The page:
Has Dota 2’s amazing growth peaked?


Whether or not Dota 2 has overtaken League of Legends in the player number stakes (clue: it hasn’t), the question is, how big could Dota 2 be? Valve’s MOBA is massive, in a way that dwarfs every other game available on Steam. At its busiest point today, 261,609 people were playing Dota 2. Its nearest competitor, Football Manager 2013, boasted 56,981. But while we’re talking numbers, you’d better take a look at Dota’s trajectory over the past year.


The figures above, taken from Steamgraph, show Dota’s steady incline from early 2012 to the same period this year. During the heights of mid-March, 325,897 players were playing simultaneously. Since then player numbers appear to have begun settling between 250,000 and 300,000.

That’s still five or six times greater than the figures regularly pulled in by Team Fortress 2 and FM2013, and unfathomably larger than the games that make up the lower rungs of the top ten. It’s worth remembering that Counter-Strike: Global Offensive, seen wallowing in relative obscurity above, is nevertheless the seventh most-played game on Steam today. It attracts tens of thousands every day.

It’s likely that growth in the early part of this year was facilitated by Valve’s decision to let users sell spare Dota 2 beta invites in the Steam Marketplace. But now that those who want to join the game can for very little cost, it seems that the churn rate (the rate of players entering the game versus the rate of players giving up has reached a sort of equilibrium).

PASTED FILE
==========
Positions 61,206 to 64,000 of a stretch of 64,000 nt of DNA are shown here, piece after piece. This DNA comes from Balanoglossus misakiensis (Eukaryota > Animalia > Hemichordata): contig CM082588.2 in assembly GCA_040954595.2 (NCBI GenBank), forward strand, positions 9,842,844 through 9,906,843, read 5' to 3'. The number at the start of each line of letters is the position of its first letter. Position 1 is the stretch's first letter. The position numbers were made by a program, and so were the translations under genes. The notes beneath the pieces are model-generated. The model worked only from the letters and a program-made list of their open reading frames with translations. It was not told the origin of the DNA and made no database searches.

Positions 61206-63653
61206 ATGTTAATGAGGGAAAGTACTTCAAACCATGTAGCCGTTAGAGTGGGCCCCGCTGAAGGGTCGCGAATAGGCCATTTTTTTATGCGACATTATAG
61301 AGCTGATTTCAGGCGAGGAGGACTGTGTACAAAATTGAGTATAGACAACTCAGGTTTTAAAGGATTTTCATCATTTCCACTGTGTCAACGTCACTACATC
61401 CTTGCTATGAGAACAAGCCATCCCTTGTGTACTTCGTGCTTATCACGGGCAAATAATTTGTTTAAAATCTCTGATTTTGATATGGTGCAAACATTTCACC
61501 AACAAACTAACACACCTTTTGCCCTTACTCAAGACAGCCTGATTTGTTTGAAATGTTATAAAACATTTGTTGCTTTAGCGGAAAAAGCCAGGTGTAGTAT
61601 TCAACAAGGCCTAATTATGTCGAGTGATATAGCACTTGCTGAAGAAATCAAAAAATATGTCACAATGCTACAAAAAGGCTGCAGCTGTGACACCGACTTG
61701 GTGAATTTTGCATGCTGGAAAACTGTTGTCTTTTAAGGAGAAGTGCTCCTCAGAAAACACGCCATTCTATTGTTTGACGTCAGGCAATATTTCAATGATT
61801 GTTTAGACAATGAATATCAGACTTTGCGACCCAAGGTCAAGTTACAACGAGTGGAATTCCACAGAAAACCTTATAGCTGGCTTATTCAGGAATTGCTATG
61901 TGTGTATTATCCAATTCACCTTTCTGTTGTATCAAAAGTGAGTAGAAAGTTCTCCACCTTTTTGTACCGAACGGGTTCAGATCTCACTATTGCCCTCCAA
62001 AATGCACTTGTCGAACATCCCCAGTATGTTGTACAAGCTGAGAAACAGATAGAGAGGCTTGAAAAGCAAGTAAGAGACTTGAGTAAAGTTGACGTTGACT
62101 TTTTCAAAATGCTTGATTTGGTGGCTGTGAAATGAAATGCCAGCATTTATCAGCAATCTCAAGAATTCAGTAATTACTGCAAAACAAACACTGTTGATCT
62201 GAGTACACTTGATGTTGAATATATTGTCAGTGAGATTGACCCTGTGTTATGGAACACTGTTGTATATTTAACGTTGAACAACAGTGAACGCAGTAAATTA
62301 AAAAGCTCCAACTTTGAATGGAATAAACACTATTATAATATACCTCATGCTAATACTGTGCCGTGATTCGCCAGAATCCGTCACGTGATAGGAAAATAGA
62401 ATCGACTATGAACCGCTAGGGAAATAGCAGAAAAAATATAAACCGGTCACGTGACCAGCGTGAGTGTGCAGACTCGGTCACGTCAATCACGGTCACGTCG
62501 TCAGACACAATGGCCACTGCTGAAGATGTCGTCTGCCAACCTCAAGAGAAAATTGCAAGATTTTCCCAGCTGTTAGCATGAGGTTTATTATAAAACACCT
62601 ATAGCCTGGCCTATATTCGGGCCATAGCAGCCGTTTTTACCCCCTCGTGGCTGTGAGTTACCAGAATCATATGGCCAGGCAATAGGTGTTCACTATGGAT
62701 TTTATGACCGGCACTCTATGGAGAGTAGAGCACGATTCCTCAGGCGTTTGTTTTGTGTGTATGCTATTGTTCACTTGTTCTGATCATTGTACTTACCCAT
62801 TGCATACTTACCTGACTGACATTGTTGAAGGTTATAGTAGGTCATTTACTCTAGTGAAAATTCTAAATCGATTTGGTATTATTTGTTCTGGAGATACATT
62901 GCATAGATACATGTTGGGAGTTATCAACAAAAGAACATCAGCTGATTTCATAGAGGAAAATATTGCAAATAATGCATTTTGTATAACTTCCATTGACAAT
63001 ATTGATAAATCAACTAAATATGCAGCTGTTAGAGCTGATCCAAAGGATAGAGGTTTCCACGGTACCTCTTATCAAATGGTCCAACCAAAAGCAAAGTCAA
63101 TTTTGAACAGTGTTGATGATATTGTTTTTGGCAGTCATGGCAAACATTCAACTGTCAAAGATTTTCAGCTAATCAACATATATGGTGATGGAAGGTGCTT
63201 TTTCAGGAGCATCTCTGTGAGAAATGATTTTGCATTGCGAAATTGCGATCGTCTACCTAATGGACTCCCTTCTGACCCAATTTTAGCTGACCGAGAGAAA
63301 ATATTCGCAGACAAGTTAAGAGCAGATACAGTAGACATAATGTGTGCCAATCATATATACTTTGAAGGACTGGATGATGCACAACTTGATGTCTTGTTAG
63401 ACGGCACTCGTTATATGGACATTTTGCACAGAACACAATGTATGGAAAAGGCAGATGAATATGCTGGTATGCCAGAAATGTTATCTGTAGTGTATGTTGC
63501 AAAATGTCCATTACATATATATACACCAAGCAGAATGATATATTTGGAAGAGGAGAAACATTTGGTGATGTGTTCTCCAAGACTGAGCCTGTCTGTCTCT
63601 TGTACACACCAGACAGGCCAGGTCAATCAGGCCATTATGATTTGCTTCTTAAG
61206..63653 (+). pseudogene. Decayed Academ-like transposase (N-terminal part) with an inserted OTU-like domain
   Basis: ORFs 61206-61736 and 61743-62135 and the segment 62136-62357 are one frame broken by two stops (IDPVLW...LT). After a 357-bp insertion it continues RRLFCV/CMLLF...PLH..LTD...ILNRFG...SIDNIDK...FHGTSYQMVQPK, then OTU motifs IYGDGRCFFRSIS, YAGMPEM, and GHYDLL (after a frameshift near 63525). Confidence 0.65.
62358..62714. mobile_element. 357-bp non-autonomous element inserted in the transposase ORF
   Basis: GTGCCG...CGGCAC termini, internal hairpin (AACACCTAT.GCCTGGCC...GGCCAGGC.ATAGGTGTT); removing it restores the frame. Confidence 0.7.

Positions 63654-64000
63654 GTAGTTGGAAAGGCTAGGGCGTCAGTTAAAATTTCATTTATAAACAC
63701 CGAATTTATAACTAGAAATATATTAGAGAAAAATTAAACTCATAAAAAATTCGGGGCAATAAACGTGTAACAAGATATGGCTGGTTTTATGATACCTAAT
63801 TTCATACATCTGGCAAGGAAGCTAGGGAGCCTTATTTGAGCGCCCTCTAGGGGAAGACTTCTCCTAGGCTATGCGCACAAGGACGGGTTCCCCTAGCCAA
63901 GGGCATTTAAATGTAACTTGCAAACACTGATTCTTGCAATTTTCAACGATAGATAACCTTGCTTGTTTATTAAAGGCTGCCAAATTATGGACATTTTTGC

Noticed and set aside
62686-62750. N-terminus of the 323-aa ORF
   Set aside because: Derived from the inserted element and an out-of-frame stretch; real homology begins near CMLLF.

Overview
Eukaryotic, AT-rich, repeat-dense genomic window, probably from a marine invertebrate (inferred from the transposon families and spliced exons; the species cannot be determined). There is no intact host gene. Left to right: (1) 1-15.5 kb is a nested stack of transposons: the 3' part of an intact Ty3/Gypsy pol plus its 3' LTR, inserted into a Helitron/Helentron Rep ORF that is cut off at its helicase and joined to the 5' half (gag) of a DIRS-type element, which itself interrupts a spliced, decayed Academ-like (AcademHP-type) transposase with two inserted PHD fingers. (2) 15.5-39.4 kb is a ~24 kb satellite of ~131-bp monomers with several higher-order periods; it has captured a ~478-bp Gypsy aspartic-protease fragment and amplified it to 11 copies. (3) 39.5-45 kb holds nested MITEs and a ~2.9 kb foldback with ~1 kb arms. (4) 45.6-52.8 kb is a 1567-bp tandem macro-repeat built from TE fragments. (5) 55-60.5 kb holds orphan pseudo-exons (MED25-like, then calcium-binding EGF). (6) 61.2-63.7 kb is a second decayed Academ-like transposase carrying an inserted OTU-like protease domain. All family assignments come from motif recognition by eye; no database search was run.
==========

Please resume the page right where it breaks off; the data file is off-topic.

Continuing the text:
What’s incredible is that Dota 2’s growth has been without any marketing or advertising push: it’s just natural growth from players wanting to share it with their friends. It’s entirely a consequence of word of mouth. Valve have yet to turn on their content teams; yet to unleash the kind of focus that led to TF2’s comics or Meet the Team videos.

Dota 2 has just launched into beta in China, hosted by Perfect World. Meanwhile Nexon will host a South Korean and Japanese beta in the coming months. It’s unlikely that the Chinese, South Korean and Japanese players will be tracked via Steam. We may never see just how popular the game is in the South Pacific.

So has Dota 2’s amazing growth peaked? In the West; possibly, until Valve turn the marketing spigot. In the East: the best is yet to come.